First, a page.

Skip to main content
Website header - Chicago
Advertising | The Official Website of the Chicago Bears


Dear Carolyn: A letter from Kevin Warren to his late sister

By Kevin Warren, as told to Gabby Hajduk

Ahead of the Bears' Crucial Catch game, President & CEO Kevin Warren pens a letter to his sister Carolyn Warren-Knox, who passed away from brain cancer Oct. 2, 2014.

Dear Carolyn,

As I reflect and reminisce about how you positively impacted my life, your powerful words still resonate in my heart, mind and soul.

"Do what you can to make their lives easier."

That is what you asked of me in your last moments.

A sentiment so simple, yet it has continued to be a blessing throughout my life in more ways than you could have ever imagined.

I have always felt I was so blessed to be your little brother. I was so blessed to have you as a second mom.

You were the person I could discuss legitimate life issues with. Because you were 16 years older than me, you had already experienced hardships and challenges. You were a brilliant, tough and smart woman.

There are certain people in your life that you can talk to about anything. Carolyn, you were that person for me. Your impact on my life is something that carries over into everything I do.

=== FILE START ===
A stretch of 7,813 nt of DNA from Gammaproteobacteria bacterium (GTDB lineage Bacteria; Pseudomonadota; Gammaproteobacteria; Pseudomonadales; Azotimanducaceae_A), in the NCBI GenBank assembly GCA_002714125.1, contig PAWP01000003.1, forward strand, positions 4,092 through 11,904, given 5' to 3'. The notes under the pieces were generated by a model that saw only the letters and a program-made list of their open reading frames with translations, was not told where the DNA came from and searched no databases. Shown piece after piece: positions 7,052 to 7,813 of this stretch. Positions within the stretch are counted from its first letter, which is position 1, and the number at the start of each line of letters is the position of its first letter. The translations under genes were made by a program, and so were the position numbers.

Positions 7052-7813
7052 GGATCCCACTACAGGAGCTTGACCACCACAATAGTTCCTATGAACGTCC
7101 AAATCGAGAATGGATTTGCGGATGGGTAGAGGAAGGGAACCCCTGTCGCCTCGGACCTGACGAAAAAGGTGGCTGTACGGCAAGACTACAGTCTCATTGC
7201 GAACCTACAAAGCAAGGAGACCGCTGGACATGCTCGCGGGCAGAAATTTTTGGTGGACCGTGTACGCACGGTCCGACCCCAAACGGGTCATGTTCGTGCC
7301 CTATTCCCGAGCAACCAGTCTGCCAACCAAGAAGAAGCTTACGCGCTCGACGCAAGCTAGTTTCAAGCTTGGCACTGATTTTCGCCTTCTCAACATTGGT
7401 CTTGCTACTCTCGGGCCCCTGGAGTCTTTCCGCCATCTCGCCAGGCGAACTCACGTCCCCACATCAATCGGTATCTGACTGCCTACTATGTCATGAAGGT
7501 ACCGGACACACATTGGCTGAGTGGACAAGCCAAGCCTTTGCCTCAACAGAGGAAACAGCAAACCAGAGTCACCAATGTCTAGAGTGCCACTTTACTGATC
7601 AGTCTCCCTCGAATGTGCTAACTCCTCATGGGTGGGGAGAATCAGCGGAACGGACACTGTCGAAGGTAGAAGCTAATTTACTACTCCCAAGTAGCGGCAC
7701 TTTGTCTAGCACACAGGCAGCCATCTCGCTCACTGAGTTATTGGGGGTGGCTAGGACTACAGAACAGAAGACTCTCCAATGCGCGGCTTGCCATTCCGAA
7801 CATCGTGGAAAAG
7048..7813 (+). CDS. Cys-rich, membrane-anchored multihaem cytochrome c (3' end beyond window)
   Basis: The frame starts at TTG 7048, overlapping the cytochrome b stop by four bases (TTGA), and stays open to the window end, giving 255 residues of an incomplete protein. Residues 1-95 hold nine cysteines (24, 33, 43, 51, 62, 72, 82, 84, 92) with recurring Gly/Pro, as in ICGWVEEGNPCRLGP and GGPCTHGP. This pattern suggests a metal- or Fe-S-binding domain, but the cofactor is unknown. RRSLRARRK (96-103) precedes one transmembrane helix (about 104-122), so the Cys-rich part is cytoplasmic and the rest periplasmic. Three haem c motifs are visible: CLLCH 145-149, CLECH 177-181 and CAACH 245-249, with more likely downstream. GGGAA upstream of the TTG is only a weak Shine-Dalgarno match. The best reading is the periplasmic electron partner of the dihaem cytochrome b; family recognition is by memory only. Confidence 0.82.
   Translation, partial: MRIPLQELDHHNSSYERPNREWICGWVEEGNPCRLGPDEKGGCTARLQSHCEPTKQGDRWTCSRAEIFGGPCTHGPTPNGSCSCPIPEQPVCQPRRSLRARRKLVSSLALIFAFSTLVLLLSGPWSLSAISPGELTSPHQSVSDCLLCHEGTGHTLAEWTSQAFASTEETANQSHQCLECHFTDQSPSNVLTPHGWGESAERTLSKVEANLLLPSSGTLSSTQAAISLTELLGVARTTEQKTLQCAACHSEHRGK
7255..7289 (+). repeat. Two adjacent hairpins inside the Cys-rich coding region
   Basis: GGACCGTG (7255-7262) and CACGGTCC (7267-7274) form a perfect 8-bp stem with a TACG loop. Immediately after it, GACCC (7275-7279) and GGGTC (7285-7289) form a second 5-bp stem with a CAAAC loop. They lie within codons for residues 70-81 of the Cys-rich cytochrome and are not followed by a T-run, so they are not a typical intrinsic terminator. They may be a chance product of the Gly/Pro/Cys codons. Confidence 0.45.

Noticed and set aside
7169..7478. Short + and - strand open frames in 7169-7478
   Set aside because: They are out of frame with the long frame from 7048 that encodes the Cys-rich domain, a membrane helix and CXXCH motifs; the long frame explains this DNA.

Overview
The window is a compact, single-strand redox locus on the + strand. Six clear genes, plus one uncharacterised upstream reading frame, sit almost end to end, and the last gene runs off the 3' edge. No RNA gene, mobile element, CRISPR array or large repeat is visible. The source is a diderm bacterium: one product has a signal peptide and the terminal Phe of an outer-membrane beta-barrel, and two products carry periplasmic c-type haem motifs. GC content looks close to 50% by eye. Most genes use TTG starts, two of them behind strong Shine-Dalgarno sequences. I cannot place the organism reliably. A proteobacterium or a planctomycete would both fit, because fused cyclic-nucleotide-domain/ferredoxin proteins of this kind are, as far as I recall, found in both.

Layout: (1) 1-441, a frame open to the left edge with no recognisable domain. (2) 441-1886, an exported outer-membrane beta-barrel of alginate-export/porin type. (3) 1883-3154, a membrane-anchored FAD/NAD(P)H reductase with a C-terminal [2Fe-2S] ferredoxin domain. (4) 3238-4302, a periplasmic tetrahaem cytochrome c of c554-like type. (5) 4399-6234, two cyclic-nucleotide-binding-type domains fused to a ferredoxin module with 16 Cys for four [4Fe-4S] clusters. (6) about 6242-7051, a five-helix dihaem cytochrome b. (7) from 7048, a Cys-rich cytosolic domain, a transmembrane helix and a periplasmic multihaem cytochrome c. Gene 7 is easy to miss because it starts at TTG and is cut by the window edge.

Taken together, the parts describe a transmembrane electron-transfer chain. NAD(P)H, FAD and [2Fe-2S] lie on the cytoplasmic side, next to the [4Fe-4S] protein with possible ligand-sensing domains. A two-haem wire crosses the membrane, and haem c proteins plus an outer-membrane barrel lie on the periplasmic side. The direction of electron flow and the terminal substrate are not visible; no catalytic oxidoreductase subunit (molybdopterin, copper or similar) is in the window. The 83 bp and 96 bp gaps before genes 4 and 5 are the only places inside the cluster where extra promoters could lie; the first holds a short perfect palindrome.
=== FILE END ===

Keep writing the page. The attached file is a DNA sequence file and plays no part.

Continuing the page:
I think about you so much. I always have — starting from childhood and throughout my professional career. When you moved back home with your daughter, Gioia, following your divorce, your room was a mere two feet across the hallway from mine. For the next several years as I navigated junior high school, high school and before I went off to college, you made it clear who was in charge.

You were my boss.

And I appreciated your guidance and leadership.

In my academics and my athletics, you were tough on me. Demanding. You had a no-nonsense approach to life. I always used to tell you, "If you were not a schoolteacher, you would be a Marine." We grew up in a household with two parents and seven children who did not complain. The mantra in our house was, "No excuses, ever." We were taught not to blame anyone, but rather take responsibility, focus on a goal and go do it.

No one embodied that mantra more than you.

It is why I thought so much about you as I transitioned from Big Ten Conference Commissioner to Chicago Bears President & CEO. And why I think about you now as I navigate my first season with the Bears.

You always told me, "Kevin, challenges in your life are actually a blessing." You taught me that challenges provide an opportunity to dig deep and do something special. You really brought that ability out in me. For that, I am extremely grateful.

I still become emotional when I think about that conversation we had in Phoenix during your last moments. You told Greta and me that during your chemotherapy sessions, you learned about children battling cancer who had to take the bus or a taxi or even walk to receive their treatments.

I remember how much that hurt you.

Carolyn, as a schoolteacher, your love for children and paying it forward was inspiring. You always had that spirit in you as the second oldest child and first daughter of our family. I saw it growing up when you would take the lead on planning dinners, family reunions or holidays. You always took care of us.